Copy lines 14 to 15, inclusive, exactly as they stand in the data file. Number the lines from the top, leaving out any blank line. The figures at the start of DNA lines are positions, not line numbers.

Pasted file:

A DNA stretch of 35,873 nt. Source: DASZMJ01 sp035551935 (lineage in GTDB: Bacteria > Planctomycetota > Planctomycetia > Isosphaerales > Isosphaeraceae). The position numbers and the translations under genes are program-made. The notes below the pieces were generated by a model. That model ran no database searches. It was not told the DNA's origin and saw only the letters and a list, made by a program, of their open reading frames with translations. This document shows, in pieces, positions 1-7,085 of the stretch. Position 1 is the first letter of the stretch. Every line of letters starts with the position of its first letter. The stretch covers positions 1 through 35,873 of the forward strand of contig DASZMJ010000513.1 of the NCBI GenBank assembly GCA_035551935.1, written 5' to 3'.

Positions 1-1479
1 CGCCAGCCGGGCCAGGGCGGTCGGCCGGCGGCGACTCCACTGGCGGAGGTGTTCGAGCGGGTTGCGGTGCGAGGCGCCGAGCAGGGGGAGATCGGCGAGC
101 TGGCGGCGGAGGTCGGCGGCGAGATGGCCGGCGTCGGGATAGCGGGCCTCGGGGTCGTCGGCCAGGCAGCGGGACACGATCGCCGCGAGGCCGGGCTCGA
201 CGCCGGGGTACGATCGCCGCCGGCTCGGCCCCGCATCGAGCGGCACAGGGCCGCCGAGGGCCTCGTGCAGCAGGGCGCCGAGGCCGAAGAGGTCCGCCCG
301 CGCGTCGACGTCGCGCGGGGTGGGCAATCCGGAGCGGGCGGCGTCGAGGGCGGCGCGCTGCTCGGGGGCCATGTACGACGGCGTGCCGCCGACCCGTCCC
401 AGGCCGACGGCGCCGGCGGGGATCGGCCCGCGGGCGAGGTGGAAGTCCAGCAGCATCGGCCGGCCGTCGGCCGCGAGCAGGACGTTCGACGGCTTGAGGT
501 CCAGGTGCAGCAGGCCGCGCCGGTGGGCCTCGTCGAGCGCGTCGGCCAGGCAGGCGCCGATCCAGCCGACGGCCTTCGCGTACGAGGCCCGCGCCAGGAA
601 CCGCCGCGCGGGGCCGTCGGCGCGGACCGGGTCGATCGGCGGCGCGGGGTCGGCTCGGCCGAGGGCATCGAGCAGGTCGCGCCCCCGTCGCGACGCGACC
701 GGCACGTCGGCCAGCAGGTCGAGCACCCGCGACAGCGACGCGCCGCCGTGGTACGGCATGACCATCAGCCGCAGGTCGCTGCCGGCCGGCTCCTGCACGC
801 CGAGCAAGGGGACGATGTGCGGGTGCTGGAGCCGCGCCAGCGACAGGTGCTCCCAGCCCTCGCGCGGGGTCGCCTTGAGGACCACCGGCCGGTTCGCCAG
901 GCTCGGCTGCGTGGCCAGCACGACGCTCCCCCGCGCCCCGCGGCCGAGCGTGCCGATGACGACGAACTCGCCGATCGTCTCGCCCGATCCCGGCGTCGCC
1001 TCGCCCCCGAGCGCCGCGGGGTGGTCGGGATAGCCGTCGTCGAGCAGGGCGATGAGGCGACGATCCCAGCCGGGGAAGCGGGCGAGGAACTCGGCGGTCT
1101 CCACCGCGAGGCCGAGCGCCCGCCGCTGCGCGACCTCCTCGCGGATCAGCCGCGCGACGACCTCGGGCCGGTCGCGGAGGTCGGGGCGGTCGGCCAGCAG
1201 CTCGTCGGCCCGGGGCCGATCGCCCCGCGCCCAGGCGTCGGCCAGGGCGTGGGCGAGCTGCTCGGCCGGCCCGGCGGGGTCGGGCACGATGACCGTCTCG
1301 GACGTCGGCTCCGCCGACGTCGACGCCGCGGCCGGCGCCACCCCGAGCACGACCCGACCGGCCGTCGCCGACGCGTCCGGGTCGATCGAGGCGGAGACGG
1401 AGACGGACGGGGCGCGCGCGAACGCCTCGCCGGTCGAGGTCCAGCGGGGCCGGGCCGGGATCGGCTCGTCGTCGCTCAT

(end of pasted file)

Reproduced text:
1101 CCACCGCGAGGCCGAGCGCCCGCCGCTGCGCGACCTCCTCGCGGATCAGCCGCGCGACGACCTCGGGCCGGTCGCGGAGGTCGGGGCGGTCGGCCAGCAG
1201 CTCGTCGGCCCGGGGCCGATCGCCCCGCGCCCAGGCGTCGGCCAGGGCGTGGGCGAGCTGCTCGGCCGGCCCGGCGGGGTCGGGCACGATGACCGTCTCG